Baird v. State Bar of Arizona, 401 U.S. 1 (1971), the companion case to In re Stolar (1971), is one of several Supreme Court rulings that extended greater First Amendment protection to admission to the bar than the Court had demonstrated in its earlier decisions in In re Anastaplo (1961) and Konigsberg v. State Bar (1961). (Image by succo from Pixabay, public domain)
Baird v. State Bar of Arizona, 401 U.S. 1 (1971), the companion case to In re Stolar (1971), is one of several Supreme Court rulings that extended greater First Amendment protection to admission to the bar than the Court had demonstrated in its earlier decisions in In re Anastaplo (1961) and Konigsberg v. State Bar (1961).
Bar applicant refused to answer whether she was a Communist
Although Sara Baird, the petitioner, responded to a query on the Arizona State Bar questionnaire about organizations to which she belonged, she refused to answer whether she was a member of the Communist Party or any organization that advocated overthrowing the U.S. government by force.
Court said First Amendment recognizes freedom of association
Consciously distancing himself from McCarthy-era decisions that had upheld such oaths, Justice Hugo L. Black wrote in his majority opinion in Baird, that the question posed to Baird about her past associational activities forced her into a guessing game. Citing Cantwell v. Connecticut (1940), Black observed that the First Amendment embraces “freedom to believe and freedom to act.”
Further citing Thomas v. Collins (1945), he noted that the “First Amendment gives freedom of mind the same security as freedom of conscience.” First Amendment recognition of freedom of association “prohibits a State from excluding a person from a profession or punishing him solely because he is a member of a particular political organization or because he holds certain beliefs.” Moreover, “a State may not inquire about a man’s views or associations solely for the purpose of withholding a right or benefit because of what he believes.” Black argued that “the practice of law is not a matter of grace, but of right for one who is qualified by his learning and moral character,” and he found no evidence “that this lady is not morally and professionally fit to serve honorably and well as a member of the legal profession.”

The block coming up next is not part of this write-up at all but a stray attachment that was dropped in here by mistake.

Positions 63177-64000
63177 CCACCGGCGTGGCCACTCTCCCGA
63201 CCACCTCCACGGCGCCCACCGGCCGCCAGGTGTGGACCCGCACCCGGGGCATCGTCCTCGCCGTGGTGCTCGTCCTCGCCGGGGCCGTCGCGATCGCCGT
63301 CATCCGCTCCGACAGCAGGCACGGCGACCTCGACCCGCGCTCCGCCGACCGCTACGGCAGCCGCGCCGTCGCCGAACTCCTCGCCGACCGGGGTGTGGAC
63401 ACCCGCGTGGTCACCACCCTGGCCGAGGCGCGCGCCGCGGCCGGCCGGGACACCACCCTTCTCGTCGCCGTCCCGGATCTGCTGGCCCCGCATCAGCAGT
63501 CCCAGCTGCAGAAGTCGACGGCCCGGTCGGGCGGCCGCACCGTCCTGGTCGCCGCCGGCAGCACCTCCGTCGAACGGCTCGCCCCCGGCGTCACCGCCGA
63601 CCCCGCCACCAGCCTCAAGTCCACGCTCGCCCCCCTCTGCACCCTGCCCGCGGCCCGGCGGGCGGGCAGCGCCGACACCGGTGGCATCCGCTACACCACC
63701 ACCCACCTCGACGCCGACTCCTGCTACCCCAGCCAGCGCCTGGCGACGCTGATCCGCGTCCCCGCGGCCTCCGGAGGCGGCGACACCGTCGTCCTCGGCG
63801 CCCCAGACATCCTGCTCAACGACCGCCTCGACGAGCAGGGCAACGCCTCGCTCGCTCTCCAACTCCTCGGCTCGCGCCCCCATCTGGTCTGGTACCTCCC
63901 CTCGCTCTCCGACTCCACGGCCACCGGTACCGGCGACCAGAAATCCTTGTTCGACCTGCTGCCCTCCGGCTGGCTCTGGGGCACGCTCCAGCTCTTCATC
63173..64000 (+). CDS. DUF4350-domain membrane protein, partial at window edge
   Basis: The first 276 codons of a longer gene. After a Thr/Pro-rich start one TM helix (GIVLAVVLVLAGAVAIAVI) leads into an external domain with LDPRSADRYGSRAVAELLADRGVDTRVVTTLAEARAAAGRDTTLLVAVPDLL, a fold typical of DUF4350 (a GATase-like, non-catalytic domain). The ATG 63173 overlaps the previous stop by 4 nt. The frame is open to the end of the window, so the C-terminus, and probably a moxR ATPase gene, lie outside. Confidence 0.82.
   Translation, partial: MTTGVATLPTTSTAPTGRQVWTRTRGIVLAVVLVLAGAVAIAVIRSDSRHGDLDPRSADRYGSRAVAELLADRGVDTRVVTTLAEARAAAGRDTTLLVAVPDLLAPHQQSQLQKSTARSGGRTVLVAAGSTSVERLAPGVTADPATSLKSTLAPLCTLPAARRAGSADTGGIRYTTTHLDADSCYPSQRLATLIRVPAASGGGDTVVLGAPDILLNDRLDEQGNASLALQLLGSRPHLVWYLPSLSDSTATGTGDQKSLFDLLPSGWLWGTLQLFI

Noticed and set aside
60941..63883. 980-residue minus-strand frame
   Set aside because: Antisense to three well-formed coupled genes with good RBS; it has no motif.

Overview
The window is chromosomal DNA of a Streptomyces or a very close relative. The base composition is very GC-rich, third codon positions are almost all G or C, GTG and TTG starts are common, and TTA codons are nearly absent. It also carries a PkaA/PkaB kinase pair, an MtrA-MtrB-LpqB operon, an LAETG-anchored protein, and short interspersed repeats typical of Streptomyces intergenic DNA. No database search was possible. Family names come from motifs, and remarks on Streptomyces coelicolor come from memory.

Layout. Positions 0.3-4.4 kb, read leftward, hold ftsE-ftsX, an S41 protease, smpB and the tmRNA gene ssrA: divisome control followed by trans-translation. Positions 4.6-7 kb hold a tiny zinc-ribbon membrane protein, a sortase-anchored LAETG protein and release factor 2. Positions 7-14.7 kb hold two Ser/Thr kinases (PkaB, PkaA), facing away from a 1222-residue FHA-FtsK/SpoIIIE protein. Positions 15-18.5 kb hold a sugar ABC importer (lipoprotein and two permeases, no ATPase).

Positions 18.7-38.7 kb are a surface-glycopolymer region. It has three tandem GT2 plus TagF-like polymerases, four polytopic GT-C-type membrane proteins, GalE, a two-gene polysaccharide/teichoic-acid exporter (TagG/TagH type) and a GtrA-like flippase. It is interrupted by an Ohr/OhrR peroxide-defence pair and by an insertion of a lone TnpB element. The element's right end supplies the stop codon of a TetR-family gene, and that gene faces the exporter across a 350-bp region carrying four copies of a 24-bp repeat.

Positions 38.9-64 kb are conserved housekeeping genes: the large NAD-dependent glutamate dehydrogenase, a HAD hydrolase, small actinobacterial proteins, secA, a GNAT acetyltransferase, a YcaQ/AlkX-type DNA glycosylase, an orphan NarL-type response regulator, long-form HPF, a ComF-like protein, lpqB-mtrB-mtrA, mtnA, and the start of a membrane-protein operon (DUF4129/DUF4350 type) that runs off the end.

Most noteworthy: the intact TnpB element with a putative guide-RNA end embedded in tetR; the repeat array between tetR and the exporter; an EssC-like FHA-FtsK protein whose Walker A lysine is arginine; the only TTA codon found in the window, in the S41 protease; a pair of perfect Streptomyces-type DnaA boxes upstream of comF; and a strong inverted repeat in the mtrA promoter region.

In his concurring opinion, Justice Potter Stewart agreed that “the First and Fourteenth Amendments bar a State from acting against any person merely because of his beliefs.”
Dissenters said state could protect itself by asking bar applicants about Communist activity
Justice Byron R. White’s dissent stressed that a state did not have to admit anyone to the bar “who believes in violence and intends to implement that belief in his practice of law and advice to clients.” Justice Harry A. Blackmun’s dissent cited the precedents In re Anastaplo and Konigsberg, and he did not find the questions Arizona asked to be vague or Baird’s decision not to answer to be inadvertent. He found the state in a better position to assess risk than the Supreme Court and within its right “to protect itself.”
John Vile is professor of political science and dean of the Honors College at Middle Tennessee State University. He is co-editor of the Encyclopedia of the First Amendment. This article was originally published in 2009.Send Feedback on this article